Here is Tin Kosong author Salihin’s take on the film adaption: I really enjoyed watching Sanif's film and I am immensely proud that the story I wrote was adapted into film and shown on the big screens. To me that really is quite an achievement for any author. I had worked closely with Sanif on the film treatment, so I would say the film was somewhat close to what I had written, with some creative space given to Sanif since it was a film adaptation. The film could perhaps be more of a tearjerker if the story-line was followed closely.
Q2: Name one Singapore novel that you would like to adapt into a feature film? Why?
Don: Gopal Baratham's "Sayang". I read the novel as a very young kid and even at that time, the way it was presented was like a film. Gopal had this way of presenting his stories very cinematically. HIs words were so visual and his characters had a great amount of depth.
Lilin: I would love to adapt another Gopal Barantham story or one by Catherine Lim. I had studied and loved Catherine Lim's books in school, and it would be such an honor to have that opportunity.
Kenny:This may sound silly but if given a chance to adapt a local book into a feature film, I would really like to take selected stories from Russell Lee's "True Singapore Ghost Stories" franchise. I want to weave them up into a cohesive narrative and give them the feature film treatment. Many of the stories featured in the books are quite potent and uniquely Singapore horror, with some of them based off real events or locations. I believe people like myself who grew up in the late 80s and 90s will definitely connect with the stories and support the film!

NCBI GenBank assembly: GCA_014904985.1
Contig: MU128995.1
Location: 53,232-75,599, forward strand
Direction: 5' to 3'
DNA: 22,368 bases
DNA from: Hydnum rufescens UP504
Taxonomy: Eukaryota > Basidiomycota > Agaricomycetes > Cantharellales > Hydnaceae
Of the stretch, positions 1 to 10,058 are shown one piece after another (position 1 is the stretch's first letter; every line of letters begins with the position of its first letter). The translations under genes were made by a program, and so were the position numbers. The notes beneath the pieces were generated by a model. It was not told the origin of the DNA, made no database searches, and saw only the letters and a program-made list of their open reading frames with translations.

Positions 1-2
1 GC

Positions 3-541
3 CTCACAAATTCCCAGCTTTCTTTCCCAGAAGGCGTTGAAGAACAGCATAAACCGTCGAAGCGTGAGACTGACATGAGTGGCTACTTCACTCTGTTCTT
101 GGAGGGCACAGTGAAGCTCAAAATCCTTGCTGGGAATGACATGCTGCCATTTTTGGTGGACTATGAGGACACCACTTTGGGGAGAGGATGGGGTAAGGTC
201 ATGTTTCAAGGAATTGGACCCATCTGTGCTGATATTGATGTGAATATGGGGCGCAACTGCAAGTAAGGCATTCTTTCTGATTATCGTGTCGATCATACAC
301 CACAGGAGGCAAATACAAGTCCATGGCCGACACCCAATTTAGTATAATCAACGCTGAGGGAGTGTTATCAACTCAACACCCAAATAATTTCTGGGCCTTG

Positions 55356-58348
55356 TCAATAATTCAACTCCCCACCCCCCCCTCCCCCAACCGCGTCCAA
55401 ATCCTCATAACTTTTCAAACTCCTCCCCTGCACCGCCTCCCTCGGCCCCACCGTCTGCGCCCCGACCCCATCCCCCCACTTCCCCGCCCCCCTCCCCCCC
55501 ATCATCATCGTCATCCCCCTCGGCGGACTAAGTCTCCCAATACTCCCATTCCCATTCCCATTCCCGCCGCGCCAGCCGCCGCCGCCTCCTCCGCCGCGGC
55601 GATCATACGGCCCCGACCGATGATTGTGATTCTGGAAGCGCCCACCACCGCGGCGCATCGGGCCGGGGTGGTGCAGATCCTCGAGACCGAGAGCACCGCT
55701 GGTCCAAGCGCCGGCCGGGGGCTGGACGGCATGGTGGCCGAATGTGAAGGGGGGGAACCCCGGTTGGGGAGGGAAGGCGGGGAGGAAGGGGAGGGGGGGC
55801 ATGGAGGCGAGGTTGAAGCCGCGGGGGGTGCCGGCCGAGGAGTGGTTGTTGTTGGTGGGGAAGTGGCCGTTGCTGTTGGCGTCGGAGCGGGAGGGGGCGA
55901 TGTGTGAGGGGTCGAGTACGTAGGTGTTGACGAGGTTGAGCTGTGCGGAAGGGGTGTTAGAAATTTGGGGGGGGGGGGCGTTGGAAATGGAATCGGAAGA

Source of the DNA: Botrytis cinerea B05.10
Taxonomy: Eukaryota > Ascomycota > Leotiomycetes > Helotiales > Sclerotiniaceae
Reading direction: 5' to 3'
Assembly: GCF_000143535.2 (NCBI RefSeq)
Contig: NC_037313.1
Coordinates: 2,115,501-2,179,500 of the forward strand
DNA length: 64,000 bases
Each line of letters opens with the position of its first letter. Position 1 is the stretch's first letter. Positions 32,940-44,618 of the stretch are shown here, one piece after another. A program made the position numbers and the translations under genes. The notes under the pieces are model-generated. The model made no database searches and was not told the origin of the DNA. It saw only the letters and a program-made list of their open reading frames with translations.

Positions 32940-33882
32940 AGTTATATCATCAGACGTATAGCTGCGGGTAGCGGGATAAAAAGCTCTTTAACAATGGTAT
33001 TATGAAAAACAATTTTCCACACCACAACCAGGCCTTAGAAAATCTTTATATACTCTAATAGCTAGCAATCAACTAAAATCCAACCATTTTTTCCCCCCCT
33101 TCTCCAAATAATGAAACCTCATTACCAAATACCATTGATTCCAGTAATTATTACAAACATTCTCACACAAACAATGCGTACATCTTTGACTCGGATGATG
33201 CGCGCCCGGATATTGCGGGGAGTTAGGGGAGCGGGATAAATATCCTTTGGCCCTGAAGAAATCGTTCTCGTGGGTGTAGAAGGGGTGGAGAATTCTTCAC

Sanif: There are works by two local writers that I hope to have the chance to adapt into film. They are Malay-language works by Muhd Ariff Ahmad and Alfian Saat. Both express contemporary thinking and writes about the modern Malay. However the only difference is that both represent the Singapore-born Malay of different eras, i.e Muhd Ariff Ahmad writes during Malaya and post-independence whereas Alfian writes sharply of the present Malay. Regardless of the eras, I've noticed that the soul of the Malay is unchanged.
For those hoping to catch these 4 films on the big screen, there is one LAST additional screening for Utter 2014.
Wed 20 August 2014
7pm to 9pm
Golden Village Vivocity
SGD $10.00 / $9.00 for students / $8.50 for above 20 tickets
Please note pre-booking for the following is available at www.sinema.sg
or direct link: http://buytickets.at/sinema/16655
Kindly pre-book by next Friday 15 August 2014.
- Producer Nicholas Chee and directors will be present for a post-screening discussion
- Each ticket comes with a complimentary copy (limited edition) of:
Utter 2014 book featuring behind-the-scenes content, screenplays, original texts and film storyboards.